One of Chadron State College’s most supportive and colorful graduates, Joe Chasteen, died at age 96 at his home in Cheyenne, Wyo., on Tuesday, Aug. 17. His memorial service will be at the Highlands United Presbyterian Church in Cheyenne at 10 a.m. Thursday, Aug. 27.
Although Chasteen was born and raised and lived most of his life in Wyoming, he enrolled at Chadron State after serving in World War II, earned letters in football and basketball and graduated with a degree in education in 1950.
He remained a loyal alumnus of the college all of his life and was still cheering for his great-granddaughter, Ashton Hallsted, when she won the Rocky Mountain Athletic Conference championship and was an All-American weight thrower in 2019 while competing for the Eagles.
Born June 8, 1925 to Melvin and Edna Chasteen in Uva, Wyo., Chasteen graduated from Chugwater High School. After serving in the Army Air Corps during World War II, he enrolled at Chadron State.
Chugwater did not have a football team while he was in high school, but Chasteen still joined the Chadron State team in the fall of 1945 when the sport was revived after a two-year hiatus during the war. There were fewer than 20 players on the team.
Fifty years later, Chasteen recalled, “We may have lost all four of our games, but I think we played better than anybody expected. They embraced us like long-lost children. They were glad to see us. It meant things were getting back to normal.”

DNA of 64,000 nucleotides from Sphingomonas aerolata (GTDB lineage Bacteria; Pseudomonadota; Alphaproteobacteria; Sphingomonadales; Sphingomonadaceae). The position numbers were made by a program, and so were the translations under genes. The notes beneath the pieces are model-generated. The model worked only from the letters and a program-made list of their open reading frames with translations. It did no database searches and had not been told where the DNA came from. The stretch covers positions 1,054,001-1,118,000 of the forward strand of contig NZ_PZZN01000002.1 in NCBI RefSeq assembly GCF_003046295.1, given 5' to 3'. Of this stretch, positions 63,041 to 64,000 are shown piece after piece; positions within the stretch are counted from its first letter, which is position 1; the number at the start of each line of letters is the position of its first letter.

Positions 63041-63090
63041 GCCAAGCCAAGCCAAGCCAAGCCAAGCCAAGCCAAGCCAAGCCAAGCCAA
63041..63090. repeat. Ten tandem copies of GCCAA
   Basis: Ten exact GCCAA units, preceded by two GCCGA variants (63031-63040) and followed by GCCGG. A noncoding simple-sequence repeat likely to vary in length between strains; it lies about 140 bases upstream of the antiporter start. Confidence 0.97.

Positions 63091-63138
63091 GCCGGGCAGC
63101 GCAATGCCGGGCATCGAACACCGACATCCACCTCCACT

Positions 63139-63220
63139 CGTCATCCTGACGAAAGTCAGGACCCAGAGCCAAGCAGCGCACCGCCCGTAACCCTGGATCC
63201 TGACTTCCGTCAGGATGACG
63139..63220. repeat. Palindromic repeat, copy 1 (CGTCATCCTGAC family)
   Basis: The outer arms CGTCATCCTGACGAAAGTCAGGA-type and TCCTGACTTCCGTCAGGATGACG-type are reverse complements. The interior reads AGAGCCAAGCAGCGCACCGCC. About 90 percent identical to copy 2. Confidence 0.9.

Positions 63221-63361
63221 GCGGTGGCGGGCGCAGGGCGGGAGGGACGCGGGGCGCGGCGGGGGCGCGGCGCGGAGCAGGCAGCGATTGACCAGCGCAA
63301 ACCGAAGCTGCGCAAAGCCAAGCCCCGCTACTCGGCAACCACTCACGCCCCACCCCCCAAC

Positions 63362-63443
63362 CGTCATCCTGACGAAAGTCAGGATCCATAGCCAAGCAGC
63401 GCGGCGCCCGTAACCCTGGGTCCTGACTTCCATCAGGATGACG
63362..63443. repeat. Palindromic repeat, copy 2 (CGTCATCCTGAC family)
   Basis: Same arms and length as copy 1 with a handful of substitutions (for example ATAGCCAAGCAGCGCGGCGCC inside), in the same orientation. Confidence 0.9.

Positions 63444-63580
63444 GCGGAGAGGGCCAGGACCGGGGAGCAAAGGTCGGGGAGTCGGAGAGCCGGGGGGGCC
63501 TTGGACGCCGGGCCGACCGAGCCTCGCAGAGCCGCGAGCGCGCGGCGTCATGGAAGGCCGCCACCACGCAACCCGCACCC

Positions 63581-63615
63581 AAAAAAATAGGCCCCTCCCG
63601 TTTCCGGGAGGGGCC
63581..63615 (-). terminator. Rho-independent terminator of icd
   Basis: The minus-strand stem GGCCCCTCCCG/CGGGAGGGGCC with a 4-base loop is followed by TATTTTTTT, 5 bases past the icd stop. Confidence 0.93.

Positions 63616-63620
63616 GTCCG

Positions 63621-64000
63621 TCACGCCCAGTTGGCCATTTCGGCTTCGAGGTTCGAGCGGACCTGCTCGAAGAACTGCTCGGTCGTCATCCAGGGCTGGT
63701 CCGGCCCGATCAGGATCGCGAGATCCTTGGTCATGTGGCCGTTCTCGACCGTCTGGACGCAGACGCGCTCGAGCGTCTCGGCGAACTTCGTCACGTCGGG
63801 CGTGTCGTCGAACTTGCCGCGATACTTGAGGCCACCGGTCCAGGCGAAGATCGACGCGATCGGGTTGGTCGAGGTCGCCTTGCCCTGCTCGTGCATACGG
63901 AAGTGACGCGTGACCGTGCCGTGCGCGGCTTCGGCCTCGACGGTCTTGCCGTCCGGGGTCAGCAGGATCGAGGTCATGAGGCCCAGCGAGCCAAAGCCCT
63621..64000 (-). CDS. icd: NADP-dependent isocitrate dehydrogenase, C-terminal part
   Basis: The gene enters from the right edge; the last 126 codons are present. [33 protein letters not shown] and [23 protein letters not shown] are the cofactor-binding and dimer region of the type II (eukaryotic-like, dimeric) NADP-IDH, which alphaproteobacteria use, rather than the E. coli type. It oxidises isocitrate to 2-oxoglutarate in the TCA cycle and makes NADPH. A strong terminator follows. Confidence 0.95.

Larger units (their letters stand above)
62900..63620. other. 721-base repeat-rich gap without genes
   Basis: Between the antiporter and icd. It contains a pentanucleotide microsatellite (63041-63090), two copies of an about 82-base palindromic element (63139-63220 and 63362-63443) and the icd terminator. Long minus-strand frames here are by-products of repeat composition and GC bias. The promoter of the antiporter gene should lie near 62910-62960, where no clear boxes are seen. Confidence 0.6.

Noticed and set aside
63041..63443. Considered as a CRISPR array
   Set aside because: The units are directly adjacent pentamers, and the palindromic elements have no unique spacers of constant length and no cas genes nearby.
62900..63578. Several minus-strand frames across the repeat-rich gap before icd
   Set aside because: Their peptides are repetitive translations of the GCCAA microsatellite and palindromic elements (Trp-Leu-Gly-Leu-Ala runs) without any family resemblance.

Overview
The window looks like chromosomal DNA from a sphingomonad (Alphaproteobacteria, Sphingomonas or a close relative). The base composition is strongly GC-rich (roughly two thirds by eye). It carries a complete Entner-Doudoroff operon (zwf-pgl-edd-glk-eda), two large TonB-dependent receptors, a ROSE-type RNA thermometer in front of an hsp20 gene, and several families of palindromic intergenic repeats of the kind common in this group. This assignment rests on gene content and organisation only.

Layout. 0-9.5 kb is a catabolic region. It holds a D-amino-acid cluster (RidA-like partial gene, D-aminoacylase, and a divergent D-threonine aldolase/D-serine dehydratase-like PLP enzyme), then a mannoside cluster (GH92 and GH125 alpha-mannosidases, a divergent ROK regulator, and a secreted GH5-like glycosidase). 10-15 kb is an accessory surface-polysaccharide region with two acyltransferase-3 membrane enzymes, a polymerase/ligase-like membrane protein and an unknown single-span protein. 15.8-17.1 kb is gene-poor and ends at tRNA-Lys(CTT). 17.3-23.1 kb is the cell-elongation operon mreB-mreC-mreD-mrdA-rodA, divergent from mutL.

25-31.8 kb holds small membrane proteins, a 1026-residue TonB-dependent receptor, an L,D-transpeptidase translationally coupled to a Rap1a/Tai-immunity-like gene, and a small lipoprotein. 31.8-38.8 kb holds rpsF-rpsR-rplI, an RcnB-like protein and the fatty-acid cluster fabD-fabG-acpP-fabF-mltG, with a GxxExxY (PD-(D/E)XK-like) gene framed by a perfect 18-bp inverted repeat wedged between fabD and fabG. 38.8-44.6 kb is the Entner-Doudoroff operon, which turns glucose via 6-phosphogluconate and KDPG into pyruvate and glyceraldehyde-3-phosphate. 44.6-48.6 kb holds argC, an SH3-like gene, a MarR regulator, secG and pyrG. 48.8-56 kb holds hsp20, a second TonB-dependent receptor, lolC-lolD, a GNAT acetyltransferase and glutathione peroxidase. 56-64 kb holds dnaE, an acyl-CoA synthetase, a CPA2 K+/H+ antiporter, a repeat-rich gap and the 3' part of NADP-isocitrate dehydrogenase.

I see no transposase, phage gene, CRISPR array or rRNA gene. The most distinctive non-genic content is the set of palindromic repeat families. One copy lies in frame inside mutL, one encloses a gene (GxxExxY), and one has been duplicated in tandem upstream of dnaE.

Chasteen remembered that late in the final game, he called for a fair catch of a punt, but was still run over by a couple of Kearney State players.
“I was dinged pretty good and Coach (Ross) Armstrong came out on the field to check me out. He told me he’d take me out if I wanted him to. But when I looked over on the bench, there wasn’t anyone left who could play. Four other players had already been hurt. I had to stay in.”
Chasteen added that one of his teammates kidded him afterwards that the 15-yard penalty the Eagles got for the unnecessary roughness was his longest gain of the season.
“I think he was right, but I was still glad I played,” he noted.
In the mid-1960s, Chasteen was among the founders of the Purple Passion alumni group made up largely of former Chadron State athletes. The group met 45 times in at least 20 different locations through 2015.
After graduating from Chadron State, Chasteen taught and coached for 13 years before he had an insurance agency in Cheyenne for 40 years. He was on the Albany County and state boards of education about 20 years and served two terms in the Wyoming Legislature.
He later was an agriculture enumerator for the state, collecting data from farmers and ranchers in southeast Wyoming. He was twice nominated for National Enumerator of the Year and received the award when he was 81.
Survivors include his long-time companion, Ginny Phillippi, three daughters, Jody Love of Loveland, Colo., Jacquie Whitney of Wheatland, Wyo., and Jana Erickson of Rock Springs, Wyo., their husbands, three grandsons and eight great-grandchildren. Another of his grandsons, the late Todd Hallsted, was a Chadron State wrestler two years.